Taking an animated and peppy puppy in the car can be a daunting experience even if you're fully prepared for the event, with the right safety precautions galore. Being in a moving vehicle is still a pretty new and unfamiliar concept for most young puppies, after all. If you notice your pup drooling during car rides, pay close attention.
If your puppy drools during car rides, she could be experiencing motion sickness. Salivation is a sign of motion sickness in canines. This drooling often leads to throwing up. Reduced activity is another key sign of motion sickness in dogs. Although mature dogs can experience motion sickness, it occurs more frequently in the youngsters. Thankfully, puppies often cease experiencing it once they reach roughly 1 year in age, indicates Ernest Ward, a VCA Animal Hospitals veterinarian. Just to be safe, however, notify your veterinarian about your pet's motion sickness.
Drooling in cars isn't always related to motion sickness. If your pup drools when you take her for a ride, consider that it might be a particularly warm or hot day. Consider that you might have the car heater on a particularly warm setting in the wintertime, too. If either of these things apply, your pooch might be drooling because she's seriously uncomfortable with the temperature. Drooling can signify hyperthermia in dogs. Puppies are particularly susceptible to hyperthermia when in warm or hot cars. Other typical symptoms of hyperthermia in dogs include feebleness and fast panting. Dogs sometimes even fall to the ground because of it. If you suspect that your drooling puppy might be suffering from hyperthermia, take her out of the car and get her veterinary attention immediately.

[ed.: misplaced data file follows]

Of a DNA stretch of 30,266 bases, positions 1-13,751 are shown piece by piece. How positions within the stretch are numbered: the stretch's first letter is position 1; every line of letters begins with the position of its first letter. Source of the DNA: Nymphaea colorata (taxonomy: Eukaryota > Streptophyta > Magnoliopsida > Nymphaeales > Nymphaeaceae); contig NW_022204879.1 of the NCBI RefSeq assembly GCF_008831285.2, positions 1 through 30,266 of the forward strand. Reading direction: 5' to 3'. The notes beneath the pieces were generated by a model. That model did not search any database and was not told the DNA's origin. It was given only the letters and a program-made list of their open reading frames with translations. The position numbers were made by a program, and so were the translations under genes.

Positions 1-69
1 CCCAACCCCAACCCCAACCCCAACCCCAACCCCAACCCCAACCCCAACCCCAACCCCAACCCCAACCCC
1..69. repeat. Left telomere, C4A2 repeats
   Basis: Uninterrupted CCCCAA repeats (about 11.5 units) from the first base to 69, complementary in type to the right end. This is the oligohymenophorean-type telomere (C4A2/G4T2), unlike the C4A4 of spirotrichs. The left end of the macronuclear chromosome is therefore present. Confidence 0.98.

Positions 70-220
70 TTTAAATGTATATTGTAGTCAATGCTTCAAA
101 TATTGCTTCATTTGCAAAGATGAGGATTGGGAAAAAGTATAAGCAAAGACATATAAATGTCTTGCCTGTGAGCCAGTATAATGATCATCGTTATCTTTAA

Your puppy's drooling in the car could also be the result of pure excitement and enthusiasm -- nothing more complex than that. Being in the car, after all, can be a fun event for canines, full of strange and thrilling sights, smells and sounds. When dogs go in cars, their saliva levels increase, according to veterinarian Robert L. Ridgway, author of "How to Treat Your Dogs and Cats with Over-the-Counter Drugs." Felines also experience this. Outside of car rides, feelings of excitement and anticipation in general tend to make canines drool more. When a dog smells his favorite treats, he might drool, for example. On the other hand, many dogs drool when they're overwhelmed by unpleasant feelings of nervousness, fear and frustration. If your puppy cries, shivers and drools in the car, she's likely terrified by her journey.
Don't always assume your puppy's drooling has anything to do with the car. Many different conditions can lead to drooling in puppies. The teething process, for one, is a major cause of salivation in pups, along with gum pain. Dental issues can also contribute to excessive drooling in dogs of all ages. If your puppy chipped her tooth, you might notice drooling. Gastrointestinal ailments such as bloat can bring upon heavy drooling, too. Make sure that your puppy's drooling tendencies aren't associated with any kind of medical problem by consulting a vet. Note, too, that dogs of certain breeds drool a lot -- think Saint Bernards.
- Puppy School; Maggie Holt and Stella Sweeting
- How to Treat Your Dogs and Cats with Over-the-Counter Drugs; Robert L Ridgway DVM
- Symptoms and Solutions; Matthew Hoffman
- Only Angels; Cherie Fehrman
- ASPCA: Fear of Riding in Cars
- VCA Animal Hospitals: Motion Sickness in Dogs
- Vet on Call; Matthew Hoffman
- Saint Bernards; Joan Hustace Walker
- ASPCA: Bloat
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